T Nation

Research Ideas


#1

I am currently in graduate school for Kinesiology and looking for a research idea. I am working on a strength training and detraining study involving young adults already for my thesis. But I am considering doing another study if I have the time. I would love to hear some ideas of what people want researched. Keep in mind I have limited access in regards to technology and it has to be fairly low risk for the IRB to approve it. Fire away...


#2

When I was doing my undergrad in Kines we had to write a "senior thesis" - 25 pages, but no experiments, so it was more like a large review of the literature. My topic ended up being "the effect of static stretching on athletic performance" as this was the point in time where lots of popular writers and researchers were arguing over whether or not static stretching before doing some sort of athletic activity reduced performance.

During my review it seemed that nearly all the studies which used sprinting as their marker of athletic performance reported decrements after static stretching, whereas nearly all the studies which used vertical jump as their marker of athletic performance reported no difference. I concluded that this effect may have been due to the fact that sprinting relies much more on stored energy than vertical jumping.

Long story short, it seems like an interesting thing to test, I can confirm there are tons of other studies in the literature that you can reference, and you could make it unique by testing both of these and comparing the results in a single study.

It requires virtually no equipment - just a vertical jump tester and a stop watch (or laser timer if you have one) and find a bunch of students to run and jump. The variables are simple so the data will be easily explained. You could probably make things more interesting by using exercises in the gym, but that will make the experiment harder and require more advanced equipment.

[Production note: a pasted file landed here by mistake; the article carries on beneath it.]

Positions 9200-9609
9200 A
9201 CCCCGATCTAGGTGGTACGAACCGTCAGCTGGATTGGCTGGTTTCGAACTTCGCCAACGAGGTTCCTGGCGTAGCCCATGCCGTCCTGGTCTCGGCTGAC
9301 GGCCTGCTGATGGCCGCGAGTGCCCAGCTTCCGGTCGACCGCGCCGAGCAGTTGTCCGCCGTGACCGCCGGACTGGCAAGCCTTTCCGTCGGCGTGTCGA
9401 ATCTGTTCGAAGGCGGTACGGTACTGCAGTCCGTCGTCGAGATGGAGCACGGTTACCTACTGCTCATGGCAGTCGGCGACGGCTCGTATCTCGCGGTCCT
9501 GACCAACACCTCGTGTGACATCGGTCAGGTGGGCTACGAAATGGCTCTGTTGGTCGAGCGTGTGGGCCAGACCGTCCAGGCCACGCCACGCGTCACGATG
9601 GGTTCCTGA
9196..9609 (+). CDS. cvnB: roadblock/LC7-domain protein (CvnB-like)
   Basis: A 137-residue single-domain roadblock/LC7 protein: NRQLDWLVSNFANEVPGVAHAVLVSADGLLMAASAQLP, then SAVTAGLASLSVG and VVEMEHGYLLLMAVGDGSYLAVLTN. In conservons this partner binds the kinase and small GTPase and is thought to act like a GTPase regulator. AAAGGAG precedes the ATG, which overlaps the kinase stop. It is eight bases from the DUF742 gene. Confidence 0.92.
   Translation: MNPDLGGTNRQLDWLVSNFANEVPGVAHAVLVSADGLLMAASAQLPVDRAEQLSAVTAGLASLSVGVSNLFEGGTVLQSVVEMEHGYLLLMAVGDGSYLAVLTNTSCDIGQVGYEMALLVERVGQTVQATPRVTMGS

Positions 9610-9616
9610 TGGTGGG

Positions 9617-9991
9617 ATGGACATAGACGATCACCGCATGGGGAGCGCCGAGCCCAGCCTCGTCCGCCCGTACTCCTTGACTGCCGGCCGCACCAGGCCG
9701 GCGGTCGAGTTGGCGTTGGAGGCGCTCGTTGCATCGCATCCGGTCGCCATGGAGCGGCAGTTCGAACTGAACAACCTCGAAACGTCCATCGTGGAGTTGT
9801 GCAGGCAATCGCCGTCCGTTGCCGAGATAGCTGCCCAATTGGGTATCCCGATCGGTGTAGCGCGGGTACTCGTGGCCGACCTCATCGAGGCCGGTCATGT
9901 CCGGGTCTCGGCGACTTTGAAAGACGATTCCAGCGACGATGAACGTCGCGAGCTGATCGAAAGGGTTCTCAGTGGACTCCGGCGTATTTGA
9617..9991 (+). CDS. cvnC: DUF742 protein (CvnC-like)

#3

The Mechanics of Putting It In Her Butt


#4

Good idea. Very doable experiment, I have access to the entire strength and conditioning room since I help train athletes with the head strength coach. Also, we have a vertimetric device for measuring the vertical.. it is very sensitive though and I am kind of skeptical of using it. Thanks for the idea, definitely something I will keep in my head.


#5

I said it had to be low risk


#6

You're doing it wrong.


#7

foam rolling. i believe they are still looking for a mechanism...


#8

Lol. Alexus, your funny. Is your middle name "foam roller"?


#9

Shit, I was laughing so hard I think I forgot to tweet. Sorry guys, but to make up for that Ill have to do the old double...

tweet tweet


#10

hahaha. i'm a bit obsessed, tis true. seems like a nice extension of past research on stretching though, yes??

just you wait. maybe soon i'll be all about the wobble board.


#11

WARNING: THREAD HIJACK

If you don't mind me asking, what career path do you have in mind with your degree? My daughter is a freshman pursuing a kinesiology degree and intends to go to PT school after. But, she mentioned "just looking" at other options. She's dang smart and loves athletics. Of course I want her to enjoy her career (and make a boatload of money).


#12

I would really like to go to postsecondary school and teach at the collegiate level. Just depends on how sick of school I am by then.


#13

Cool. Good luck. I was sick of school when I graduated, and I couldn't wait to earn some money. Now, with mortgages and kids in school, I wish I could go back and study some more.


#14

Thank you. I graduated from my undergrad early and worked for two years and saved a little money. Then I landed a graduate teaching assistant spot so I get paid a stipend and the majority of my school also paid for which definitely makes it easier to justify.

I'll just say if your kid plans on going to PT school after her undergrad in Kines, that is good. Otherwise it is a tough degree to find a good career in unless you plan on getting your masters (which opens up some more doors, clinical exercise physiologist, etc.) or going to postsecondary school.